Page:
Priority Questions.

Electronic Voting.

Bernard Allen


1 Mr. Allen asked the Minister for the Environment, Heritage and Local Government the position regarding the introduction of electronic voting; the reason he will not include a verifiable paper audit trail in the system; the further reason he will not acquire the source code from the Dutch software company; and the way in which voting and counting units were acquired by his Department before the signing of the contract to purchase and before obtaining sanction from Dáil Éireann. [7294/04]

Eamon Gilmore


2 Mr. Gilmore asked the Minister for the Environment, Heritage and Local Government the expenditure, including VAT, incurred to date on equipment, software and training for electronic voting; the estimated cost including VAT of the proposed system; the estimated cost including VAT of the proposed computerised electronic counting system; the estimated costs including VAT of the publicity campaign to promote electronic voting; his views on whether this expenditure represents value for money; and if he will make a statement on the matter. [7292/04]

I propose to take Questions Nos. 1 and 2 together.

Detailed planning and preparations for the countrywide use of electronic voting and counting at the European and local elections are proceeding. To date, 5,190 voting machines have been delivered to returning officers, software has been subjected to continuous testing, training of returning officers and their staff is continuing, and a public education and awareness campaign on the new system is under way. In addition, the Government this week appointed an electronic voting and counting commission to make reports to the Ceann Comhairle, the first to be received not later than 1 May 2004, on the secrecy and accuracy of the Nedap-Powervote system.

My Department and independent local returning officers have exercised responsibility under successive administrations for the safe, accurate and efficient conduct of elections in Ireland. The Nedap-Powervote electronic voting and counting system has been designed, tested and proven in practice to meet these requirements. Systems embodying a so-called voter verifiable paper audit trail have not.

Only a small minority of electronic voting systems in use worldwide incorporate this function. In Brazil, one of the countries which has most extensively adopted this approach, the Superior Electoral Court has now determined that the use of a paper trail should be phased out and reliance should be placed on electronic storage of votes only. Those advocating use of a parallel paper trail in Ireland have offered no evidence or practical experience of how voters interact with this system in the real election situation. In contrast, my Department has piloted the Nedap-Powervote system on two occasions and commissioned surveys demonstrating high voter satisfaction with it.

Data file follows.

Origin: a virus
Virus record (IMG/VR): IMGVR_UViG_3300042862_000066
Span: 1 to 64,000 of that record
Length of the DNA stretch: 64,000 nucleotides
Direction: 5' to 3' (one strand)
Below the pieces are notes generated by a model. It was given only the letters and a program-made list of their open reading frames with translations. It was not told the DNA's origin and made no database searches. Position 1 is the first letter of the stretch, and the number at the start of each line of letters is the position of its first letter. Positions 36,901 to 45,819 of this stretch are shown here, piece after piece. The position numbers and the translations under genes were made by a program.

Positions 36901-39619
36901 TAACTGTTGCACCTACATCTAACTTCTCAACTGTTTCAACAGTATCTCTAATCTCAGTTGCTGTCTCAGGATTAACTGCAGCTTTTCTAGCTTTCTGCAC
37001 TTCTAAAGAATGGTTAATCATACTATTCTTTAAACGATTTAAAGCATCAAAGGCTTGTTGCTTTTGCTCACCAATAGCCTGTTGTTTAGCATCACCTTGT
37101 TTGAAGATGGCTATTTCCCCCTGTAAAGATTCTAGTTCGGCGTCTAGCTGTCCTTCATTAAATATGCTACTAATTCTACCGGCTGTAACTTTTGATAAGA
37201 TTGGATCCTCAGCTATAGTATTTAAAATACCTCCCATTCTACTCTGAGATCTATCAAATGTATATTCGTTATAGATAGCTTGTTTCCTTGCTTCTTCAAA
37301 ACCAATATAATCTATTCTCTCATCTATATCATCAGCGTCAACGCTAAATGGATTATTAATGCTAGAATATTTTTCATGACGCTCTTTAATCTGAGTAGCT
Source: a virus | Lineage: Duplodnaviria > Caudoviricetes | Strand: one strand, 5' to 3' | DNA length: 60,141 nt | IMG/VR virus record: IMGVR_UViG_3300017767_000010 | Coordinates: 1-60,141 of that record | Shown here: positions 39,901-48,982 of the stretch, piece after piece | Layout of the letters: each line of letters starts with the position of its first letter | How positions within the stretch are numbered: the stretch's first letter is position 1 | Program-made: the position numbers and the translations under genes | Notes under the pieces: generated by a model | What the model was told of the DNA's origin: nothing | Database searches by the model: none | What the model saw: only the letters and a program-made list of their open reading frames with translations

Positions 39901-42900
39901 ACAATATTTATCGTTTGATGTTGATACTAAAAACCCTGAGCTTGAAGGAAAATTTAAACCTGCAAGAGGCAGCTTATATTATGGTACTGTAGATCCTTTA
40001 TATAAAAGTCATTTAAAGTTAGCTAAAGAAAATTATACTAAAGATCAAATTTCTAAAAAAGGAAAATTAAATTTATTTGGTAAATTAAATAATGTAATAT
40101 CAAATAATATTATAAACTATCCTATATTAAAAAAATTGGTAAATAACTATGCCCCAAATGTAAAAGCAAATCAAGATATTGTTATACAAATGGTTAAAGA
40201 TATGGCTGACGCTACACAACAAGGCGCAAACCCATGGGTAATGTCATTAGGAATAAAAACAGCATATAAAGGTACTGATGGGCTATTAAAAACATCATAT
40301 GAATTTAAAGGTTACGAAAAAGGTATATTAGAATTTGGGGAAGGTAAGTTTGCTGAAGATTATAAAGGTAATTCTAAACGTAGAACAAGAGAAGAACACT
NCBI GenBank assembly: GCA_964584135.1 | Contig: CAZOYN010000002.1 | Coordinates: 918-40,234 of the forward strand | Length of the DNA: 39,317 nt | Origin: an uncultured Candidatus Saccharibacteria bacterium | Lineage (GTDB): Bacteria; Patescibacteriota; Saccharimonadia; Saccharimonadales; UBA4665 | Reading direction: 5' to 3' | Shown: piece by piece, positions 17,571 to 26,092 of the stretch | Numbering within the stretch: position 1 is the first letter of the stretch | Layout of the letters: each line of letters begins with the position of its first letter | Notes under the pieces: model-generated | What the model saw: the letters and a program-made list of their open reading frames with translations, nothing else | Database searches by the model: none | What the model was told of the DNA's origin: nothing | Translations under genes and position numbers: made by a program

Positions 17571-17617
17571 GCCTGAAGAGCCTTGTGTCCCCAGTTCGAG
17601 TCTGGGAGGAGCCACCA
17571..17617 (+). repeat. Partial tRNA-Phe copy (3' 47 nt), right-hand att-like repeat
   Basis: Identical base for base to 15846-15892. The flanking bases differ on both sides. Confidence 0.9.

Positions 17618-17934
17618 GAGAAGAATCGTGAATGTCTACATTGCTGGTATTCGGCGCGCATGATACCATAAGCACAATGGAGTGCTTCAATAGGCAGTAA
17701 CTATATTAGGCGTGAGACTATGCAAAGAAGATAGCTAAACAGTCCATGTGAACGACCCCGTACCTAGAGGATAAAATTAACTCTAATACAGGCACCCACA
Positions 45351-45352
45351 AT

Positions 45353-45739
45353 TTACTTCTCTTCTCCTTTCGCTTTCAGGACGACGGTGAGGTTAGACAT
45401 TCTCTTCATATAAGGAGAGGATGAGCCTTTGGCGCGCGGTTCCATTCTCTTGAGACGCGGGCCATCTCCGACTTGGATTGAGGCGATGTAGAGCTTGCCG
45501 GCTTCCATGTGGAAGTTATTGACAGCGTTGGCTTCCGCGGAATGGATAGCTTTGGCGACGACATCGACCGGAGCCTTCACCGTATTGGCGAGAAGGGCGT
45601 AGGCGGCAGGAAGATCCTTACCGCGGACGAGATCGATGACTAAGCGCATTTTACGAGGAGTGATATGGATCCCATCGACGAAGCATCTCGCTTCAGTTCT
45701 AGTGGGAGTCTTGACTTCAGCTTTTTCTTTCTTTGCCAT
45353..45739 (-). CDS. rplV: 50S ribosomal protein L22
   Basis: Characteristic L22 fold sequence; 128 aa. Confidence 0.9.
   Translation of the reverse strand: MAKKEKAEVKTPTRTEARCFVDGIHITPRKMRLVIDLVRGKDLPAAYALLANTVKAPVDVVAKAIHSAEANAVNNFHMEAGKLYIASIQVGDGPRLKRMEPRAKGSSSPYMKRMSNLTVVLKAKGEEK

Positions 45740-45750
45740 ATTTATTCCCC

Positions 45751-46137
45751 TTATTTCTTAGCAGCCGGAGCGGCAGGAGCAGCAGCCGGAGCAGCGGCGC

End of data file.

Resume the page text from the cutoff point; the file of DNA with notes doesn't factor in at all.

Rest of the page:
The accuracy of the electronic voting and counting processes envisaged for Ireland has been extensively tested and verified. Tests involving a comparison of paper ballots and electronic votes have also been carried out and may be repeated as required to provide reassurance on the accuracy of the system. Use of a parallel paper system would involve a dual system in which constant confusion would arise as to whether the electronic data or the paper ballot would represent validly cast votes. In addition, the need to use printers throughout polling day would increase the likelihood of system malfunction, as occurred in a Belgian pilot scheme in 2003, following which the printer function has been abandoned.

With regard to the making available of the election management source code, I have indicated that this matter will be examined later in the year when the system, including a profile to cover presidential elections, will have been fully completed.